Common Saving Strategies Put to the Test
Over the years, we’ve observed PC builders employing all kinds of interesting methods intended to save money or stretch a buck. Let’s ponder for a moment whether these strategies actually make sense.
Is Adding a Second Card Later Ever Worth It?
There’s a famous cheapskate maneuver that we’ll call the “Multi-Card Gambit,” where a consumer buys a midrange $250 GPU with the intention of doubling the performance a year later when the prices of the same card have been cut in half. The problem is the gambit rarely works.
The key to the gambit is timing. Do it too soon, and you really haven’t gained anything at all except suffering lower frame rates for six months. Wait too long, and it will make more sense to buy the next-generation card instead. An example of this is the GeForce 560 Ti dilemma. Originally $270, GeForce 560 Ti cards are now as low as $180. For a cheapskate, that’s cheaper than having to shell out the $400 for a GeForce GTX 670, and you will get a decent frame rate increase you can feel. Six months from now, however, the 670 will have dropped in price or a new card will replace it, making the Multi-Card Gambit a foolish move.
The Relevant Conundrum
Cheapskates know the best time to buy a 2012 car is after the 2013 models have been introduced. But does that same wait-and-see approach hold up for CPUs? We looked at several popular models of CPUs and found that while buying the last‑generation model can yield some savings, the tight controls the chip makers exert over their inventories can make this strategy unreliable. For example, the Core i7-2600K debut price in 2011 was $330. Today? It’s $290. Its replacement, the Core i7-3770 is $330. The even more popular Core i5-2500K came out at $225 in early 2011. Today it costs $220, and its replacement, the Core i5-3570K, is $229. Intel’s former top chip, the six-core Core i7-990X, made its debut at $999 last year. Today? It sells for $999. Its replacement, the Core i7-3960X, fetches $999. Even Intel’s ancient Core i7-870 hasn’t gotten cheaper over time after you factor in Intel’s price cuts to it two years ago. We simply can’t recommend paying $330 for a Core i7-870 today. Even eBay prices put the chip at $250 or more—and it’s two generations old at this point.
But what about in AMD land, where the controls aren’t as iron-fisted? There the prices are what you would probably expect when buying older hardware. Since its introduction, the AMD Phenom II X4 965 has made a stair-step drop from its initial price of $245 to $104 today. Even AMD’s FX-8150 has steadily dropped from its $280 introduction to $199 today.
The Real Hardware Hoarders of Orange County
Cheapskates, invariably, want to “stock up” on a good deal when they see one. Frankly, we think that’s a poor strategy to follow if not done wisely. Yes, such a move might look prescient in light of the Thailand floods of 2011 that caused hard drive prices to triple and quadruple overnight, but stocking up for future builds is often fraught with risks.
Take RAM, for example, which climbed in price late last year and seemed bound to climb higher following the bankruptcy of DRAM maker Elpida. The reality is, RAM prices are insanely low today. You can get four 8GB DIMMs of DDR3/1600 for $200. If you had stocked up on RAM last summer because prices were “headed back up,” you would have paid $150 for four 4GB DIMMs of DDR3/1600. If you stocked up on DDR3 DIMMs now for a build next year, they would introduce DDR4 just to spite you.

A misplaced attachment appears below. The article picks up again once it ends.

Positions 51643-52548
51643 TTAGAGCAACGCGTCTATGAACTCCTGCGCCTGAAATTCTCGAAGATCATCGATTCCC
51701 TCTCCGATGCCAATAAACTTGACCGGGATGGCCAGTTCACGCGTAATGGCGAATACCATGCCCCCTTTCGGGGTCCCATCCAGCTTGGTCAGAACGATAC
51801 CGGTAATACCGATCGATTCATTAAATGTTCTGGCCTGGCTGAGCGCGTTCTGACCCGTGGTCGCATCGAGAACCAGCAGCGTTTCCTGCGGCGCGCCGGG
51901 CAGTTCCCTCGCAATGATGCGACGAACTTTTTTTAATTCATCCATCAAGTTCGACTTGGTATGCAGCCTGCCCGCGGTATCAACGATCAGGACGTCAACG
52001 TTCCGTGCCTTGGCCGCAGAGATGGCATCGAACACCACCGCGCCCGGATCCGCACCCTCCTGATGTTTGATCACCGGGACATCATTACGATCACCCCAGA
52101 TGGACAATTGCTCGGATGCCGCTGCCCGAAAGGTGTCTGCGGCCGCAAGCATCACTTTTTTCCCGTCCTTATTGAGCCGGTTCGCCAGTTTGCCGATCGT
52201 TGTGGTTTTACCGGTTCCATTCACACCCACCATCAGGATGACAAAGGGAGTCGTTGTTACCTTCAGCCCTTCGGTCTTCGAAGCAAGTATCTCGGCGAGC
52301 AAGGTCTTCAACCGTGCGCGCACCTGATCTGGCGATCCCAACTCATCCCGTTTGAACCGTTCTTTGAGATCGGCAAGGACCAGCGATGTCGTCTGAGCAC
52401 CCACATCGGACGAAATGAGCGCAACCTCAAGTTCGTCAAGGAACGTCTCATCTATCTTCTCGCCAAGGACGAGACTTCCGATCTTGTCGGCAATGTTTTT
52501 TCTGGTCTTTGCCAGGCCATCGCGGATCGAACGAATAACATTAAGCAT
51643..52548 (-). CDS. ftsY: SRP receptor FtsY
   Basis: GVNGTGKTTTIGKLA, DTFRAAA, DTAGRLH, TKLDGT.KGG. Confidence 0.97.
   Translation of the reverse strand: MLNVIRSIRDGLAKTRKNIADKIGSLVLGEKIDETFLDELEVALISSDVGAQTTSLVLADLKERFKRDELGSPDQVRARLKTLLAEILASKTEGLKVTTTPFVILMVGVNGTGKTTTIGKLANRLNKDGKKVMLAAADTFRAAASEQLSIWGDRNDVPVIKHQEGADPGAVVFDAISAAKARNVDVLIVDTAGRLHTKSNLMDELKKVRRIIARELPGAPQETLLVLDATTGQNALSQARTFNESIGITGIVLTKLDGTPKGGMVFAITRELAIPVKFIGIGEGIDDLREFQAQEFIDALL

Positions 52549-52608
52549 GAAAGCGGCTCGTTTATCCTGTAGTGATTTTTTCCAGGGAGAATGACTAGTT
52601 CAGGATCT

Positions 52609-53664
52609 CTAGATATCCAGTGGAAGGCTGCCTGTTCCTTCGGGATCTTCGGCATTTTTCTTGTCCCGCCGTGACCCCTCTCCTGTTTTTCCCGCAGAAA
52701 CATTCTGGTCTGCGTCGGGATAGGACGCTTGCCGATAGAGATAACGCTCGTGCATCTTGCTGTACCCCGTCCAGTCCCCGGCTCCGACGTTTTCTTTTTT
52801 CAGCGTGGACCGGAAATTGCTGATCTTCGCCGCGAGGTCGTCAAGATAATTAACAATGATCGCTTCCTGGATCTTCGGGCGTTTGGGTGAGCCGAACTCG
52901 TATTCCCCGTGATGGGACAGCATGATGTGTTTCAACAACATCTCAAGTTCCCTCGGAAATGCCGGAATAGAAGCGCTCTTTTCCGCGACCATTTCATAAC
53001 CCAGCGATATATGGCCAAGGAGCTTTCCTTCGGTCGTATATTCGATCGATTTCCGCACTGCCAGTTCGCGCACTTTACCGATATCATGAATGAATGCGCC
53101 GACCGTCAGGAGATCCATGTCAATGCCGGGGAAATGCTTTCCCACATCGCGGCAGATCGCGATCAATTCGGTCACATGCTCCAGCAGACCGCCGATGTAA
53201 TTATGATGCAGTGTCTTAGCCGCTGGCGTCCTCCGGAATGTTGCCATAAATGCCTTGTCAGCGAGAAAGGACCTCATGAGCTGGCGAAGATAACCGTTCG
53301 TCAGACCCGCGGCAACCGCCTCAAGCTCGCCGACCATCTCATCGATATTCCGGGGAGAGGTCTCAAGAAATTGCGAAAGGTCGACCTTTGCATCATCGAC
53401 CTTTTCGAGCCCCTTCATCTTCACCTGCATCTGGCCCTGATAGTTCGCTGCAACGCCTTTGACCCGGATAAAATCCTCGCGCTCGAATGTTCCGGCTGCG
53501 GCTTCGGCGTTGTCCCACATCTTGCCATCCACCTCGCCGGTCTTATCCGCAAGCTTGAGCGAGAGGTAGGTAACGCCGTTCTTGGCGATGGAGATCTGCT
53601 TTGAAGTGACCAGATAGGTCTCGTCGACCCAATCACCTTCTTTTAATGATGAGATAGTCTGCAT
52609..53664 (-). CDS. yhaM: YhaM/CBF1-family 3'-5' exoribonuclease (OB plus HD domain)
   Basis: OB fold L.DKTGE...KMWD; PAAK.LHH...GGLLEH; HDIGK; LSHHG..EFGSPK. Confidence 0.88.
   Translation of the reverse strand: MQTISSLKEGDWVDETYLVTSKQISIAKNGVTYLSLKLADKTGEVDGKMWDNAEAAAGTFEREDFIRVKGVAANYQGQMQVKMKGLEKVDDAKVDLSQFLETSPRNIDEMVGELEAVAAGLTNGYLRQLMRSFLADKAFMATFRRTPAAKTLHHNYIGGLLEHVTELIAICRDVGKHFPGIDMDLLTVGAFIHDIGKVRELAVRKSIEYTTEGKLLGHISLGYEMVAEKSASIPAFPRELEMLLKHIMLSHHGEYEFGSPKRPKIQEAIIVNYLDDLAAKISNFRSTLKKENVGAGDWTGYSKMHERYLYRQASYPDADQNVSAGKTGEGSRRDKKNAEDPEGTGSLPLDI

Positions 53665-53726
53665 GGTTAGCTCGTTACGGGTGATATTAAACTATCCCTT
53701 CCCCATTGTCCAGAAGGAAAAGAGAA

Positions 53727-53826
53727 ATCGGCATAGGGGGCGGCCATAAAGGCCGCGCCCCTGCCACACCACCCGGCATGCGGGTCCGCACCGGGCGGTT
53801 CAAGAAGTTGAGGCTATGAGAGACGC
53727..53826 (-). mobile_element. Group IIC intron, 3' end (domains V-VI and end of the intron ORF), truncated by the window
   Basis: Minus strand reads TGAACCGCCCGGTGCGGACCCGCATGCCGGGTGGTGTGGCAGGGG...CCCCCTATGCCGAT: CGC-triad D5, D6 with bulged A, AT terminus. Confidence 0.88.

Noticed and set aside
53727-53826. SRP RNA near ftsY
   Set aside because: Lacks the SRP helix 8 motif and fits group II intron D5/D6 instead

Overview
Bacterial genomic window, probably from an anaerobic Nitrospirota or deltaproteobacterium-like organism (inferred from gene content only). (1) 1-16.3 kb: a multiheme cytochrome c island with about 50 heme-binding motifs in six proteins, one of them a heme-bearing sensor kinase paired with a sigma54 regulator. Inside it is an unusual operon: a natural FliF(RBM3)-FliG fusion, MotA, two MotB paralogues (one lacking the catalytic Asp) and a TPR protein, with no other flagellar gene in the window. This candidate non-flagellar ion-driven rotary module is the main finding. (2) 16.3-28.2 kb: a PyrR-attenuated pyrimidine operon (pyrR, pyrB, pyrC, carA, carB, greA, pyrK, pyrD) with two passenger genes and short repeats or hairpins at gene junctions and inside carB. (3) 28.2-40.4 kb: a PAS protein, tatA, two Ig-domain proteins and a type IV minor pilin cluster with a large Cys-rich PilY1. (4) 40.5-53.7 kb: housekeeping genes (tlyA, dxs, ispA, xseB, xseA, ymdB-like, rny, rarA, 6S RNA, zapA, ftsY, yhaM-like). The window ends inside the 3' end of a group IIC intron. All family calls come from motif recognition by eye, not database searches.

It’s far safer to bet on one constant in technology: It always gets cheaper, and it always gets better. So unless you’re sure it’s a killer deal you’re getting, it’s generally safer to wait until you need to buy it.
Four Clever Uses for Old Hardware
A true cheapskate never upgrades until his or her hardware is not only inoperable but irreparable. Take Gordon’s trusty ThinkPad. It’s so old it was made by IBM but has soldiered on with a new hard drive, RAM, and even CPU, and he still uses it every day.
Even the most reluctant upgrader, though, will occasionally find him- or herself with old hardware that still works to some degree—an ancient laptop, an old desktop, an aged MP3 player. If it ain’t dead, put some new life into it. Here are five ways to stretch the value and the life span of your hardware.
Make It a Media Center
If your old desktop or laptop has at least a dual-core CPU and a couple gigs of RAM (so it can stream HD video), turn it into a media center! If you already have Windows installed, so much the better! You can use web-based video (like Netflix, Hulu, and HBO Go), plus if you install XBMC you can play all sorts of local video and audio files from the PC or the network. Use a remote-desktop program on your phone or tablet to control it, and you won’t even need a keyboard and mouse!
Turn It into a NAS
If you just want plenty of network-attached storage for backup and media streaming, turn your old PC into a NAS by using FreeNAS. It’s easy to install and configure, and the latest beta of Version 8 contains support for plugins that will let you stream audio and video to the rest of your network via DLNA, UPnP, and iTunes.
Turn an Old Smartphone into a Media Player
Have an old smartphone you’re not using? Put it in airplane or Wi-Fi mode and use it as an app-enhanced media player! Plug it into your TV or stereo to access streaming music from the cloud, use it to read e-books and watch movies, and more! Fill it with games and give it to your kids! Many smartphone OSes include parental controls so you can disable Wi-Fi.
If you have old electronics that still work but you don’t need and don’t want to repurpose, consider donating them to a charity or nonprofit. There’s probably one in your area that could use the extra gear. If your stuff is nonfunctional or really obsolete (think Pentium 4 or earlier), take it to an e-cycler who can dispose of it safely. It’s what Captain Planet would have wanted.